Canada has a worrying trend that isn’t being talked about and that totally kneecaps #RealChange’s make-believe Fourth Industrial Revolution. It’s quite one thing to not have Internet access – in theory at least that could be addressed and fixed in a relatively short amount of time (that is, if this wasn’t Canada we were talking about). No, there’s a much deeper problem that takes a lot longer to fix in a way that provides noticeable upturn. That problem is wages for the highly-educated are roughly on par with those for a construction worker. This is not a demonstration of an intelligent economy or an intelligent workforce of the sort that we’re constantly told Canada has going for it. Whoops!
And the fun thing about education is that simply shouting into blank faces doesn’t cut it – you need a population that’s actually interested in learning and improving if you’re going to get anywhere. What you need are incentives to convince people that educations are a good idea or passionate people who are prepared to learn at any cost. Incentives like higher pay and a better work environment are a critical part of the rationale behind the education and labor choices that people make. When it’s easier to ride the wave of a resource boom than it is to make a concerted effort to get better at a skill it suggests that the employment market is too unstable for people to feel as if they have a shot at a better job after their training. This is demonstrated in our universities, which are attended more for “the experience” than because over any sort of hope for quality education.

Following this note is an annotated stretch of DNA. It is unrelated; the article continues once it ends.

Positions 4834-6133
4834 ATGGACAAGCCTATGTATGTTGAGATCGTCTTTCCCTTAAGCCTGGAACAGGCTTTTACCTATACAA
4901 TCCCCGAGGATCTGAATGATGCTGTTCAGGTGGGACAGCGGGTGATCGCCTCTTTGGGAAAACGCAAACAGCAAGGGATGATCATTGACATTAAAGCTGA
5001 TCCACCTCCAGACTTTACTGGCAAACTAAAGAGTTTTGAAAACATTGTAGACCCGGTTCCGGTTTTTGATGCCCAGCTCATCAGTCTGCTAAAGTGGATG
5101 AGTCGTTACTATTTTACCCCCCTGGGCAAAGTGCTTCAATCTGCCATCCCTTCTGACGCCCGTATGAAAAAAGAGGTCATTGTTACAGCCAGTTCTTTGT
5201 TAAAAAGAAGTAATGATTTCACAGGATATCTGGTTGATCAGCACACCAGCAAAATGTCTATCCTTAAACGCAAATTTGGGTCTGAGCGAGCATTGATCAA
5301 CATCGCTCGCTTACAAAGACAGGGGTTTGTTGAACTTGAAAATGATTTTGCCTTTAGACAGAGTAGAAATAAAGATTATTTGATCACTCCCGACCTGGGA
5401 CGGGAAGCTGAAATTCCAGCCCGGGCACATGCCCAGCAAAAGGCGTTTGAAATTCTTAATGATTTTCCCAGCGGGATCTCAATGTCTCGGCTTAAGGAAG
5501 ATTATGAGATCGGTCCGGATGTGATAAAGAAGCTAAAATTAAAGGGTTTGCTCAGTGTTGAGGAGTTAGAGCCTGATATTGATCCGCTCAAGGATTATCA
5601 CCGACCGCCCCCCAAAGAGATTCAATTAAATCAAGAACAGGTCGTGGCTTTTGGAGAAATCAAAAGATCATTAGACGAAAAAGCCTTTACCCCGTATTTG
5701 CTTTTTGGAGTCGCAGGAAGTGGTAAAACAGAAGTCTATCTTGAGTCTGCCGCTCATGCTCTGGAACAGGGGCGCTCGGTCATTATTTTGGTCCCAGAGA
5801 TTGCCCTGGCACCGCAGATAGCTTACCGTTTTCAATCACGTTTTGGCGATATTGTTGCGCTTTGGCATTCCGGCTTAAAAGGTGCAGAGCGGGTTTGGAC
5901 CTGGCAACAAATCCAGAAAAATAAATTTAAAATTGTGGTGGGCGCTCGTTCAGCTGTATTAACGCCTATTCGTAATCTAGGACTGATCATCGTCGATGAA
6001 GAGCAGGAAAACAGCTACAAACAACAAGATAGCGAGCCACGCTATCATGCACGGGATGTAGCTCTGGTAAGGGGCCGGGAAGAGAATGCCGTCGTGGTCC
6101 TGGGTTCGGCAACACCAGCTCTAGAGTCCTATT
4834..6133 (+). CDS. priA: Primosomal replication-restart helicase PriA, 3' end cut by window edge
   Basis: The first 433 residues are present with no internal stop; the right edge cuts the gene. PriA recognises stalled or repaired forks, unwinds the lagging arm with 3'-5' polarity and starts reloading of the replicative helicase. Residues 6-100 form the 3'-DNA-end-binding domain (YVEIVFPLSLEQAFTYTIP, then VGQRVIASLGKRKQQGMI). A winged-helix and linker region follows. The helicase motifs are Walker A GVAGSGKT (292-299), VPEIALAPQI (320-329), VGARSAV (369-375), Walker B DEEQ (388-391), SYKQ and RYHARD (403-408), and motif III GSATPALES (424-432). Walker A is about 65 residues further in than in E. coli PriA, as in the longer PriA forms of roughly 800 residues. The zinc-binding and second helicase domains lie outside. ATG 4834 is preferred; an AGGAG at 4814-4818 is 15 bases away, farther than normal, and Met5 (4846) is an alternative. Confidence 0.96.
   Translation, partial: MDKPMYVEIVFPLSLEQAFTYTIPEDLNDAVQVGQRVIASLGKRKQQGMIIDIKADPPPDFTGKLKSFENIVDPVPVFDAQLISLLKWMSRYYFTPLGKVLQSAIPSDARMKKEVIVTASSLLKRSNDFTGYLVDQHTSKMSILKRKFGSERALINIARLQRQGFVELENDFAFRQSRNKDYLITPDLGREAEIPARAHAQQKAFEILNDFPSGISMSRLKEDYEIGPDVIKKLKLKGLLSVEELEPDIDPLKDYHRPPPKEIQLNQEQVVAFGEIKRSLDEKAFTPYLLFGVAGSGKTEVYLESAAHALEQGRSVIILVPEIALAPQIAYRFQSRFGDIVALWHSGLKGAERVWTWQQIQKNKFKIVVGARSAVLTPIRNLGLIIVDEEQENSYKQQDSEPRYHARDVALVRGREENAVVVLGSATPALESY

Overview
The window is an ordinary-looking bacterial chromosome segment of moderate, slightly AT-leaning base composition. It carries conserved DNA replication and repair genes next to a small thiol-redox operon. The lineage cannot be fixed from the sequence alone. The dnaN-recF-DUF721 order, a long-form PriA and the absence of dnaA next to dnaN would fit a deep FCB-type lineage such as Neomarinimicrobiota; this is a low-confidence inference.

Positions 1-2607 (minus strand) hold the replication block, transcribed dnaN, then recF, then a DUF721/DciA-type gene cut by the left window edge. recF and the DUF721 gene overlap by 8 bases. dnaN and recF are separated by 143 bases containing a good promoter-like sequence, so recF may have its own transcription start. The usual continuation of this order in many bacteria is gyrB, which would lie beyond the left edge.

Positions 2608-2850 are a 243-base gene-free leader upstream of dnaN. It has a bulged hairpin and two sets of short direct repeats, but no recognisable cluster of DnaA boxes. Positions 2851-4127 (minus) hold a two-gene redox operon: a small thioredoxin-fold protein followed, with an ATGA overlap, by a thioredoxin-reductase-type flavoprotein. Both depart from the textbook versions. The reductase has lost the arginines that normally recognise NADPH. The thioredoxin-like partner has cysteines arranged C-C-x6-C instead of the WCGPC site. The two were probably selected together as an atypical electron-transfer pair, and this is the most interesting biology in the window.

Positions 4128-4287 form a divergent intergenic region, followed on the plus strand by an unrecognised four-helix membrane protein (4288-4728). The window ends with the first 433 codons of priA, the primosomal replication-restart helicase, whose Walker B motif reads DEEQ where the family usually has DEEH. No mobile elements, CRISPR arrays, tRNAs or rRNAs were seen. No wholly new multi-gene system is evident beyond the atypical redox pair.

And indeed the labor landscape in Canada is to say the least profoundly precarious. Over half of Toronto’s employed are working in an unreliable way – contracts, temporary employment through a predatory agency (like the kind our current Finance Minister used to run), or part-time bit work. Having done plenty of this kind of work myself I can assure you that being a temp worker to try to make money for school is a thankless and emotional chore. In the context of ever-rising costs there’s an obvious incentive to go be a lunkhead wherever the going’s good and the income is both adequate and constant enough to try to form a life. It’s hard to blame the people of Canada for their desperation, but it is plenty easy to point to the structure of the Canadian economy and the perverse incentives that it produces.
The reason I say that these results are perverse is because education isn’t only useful for employment. Educated, literate people are a good in and of themselves. You want educated people – there’s a reason educational achievement is a development marker. With that in mind it’s a real shame that Canada’s private sector hires 4% of Ph.D students, a stunning ten times fewer than the evil idiot AmeriKKKans. So Canada’s prepared to pretend to have an interest and a need for educated people but in reality the trip to a doctorate is discouraged by limited job prospects and an economy that operates on the same principles and logic as the family dog during a game of catch.
I honestly do give #RealChange a bit of credit for acknowledging that our current situation is untenable. But then I take it right away again when he hallucinates visions of Silicon Valley Canada edition. Knowing that there’s a problem is one thing; actually understanding the problem is quite something else. With indicators like the ones I’ve shown you – the declining monetary value of more advanced education, the limited employment prospects and the iffy labor market that supports them, ever-rising costs – the Silicon Valley fever dream isn’t going to happen. What instead seems to be encouraged is a nomadic life of hunting for the latest instance of a resource bubble and riding it until it bursts.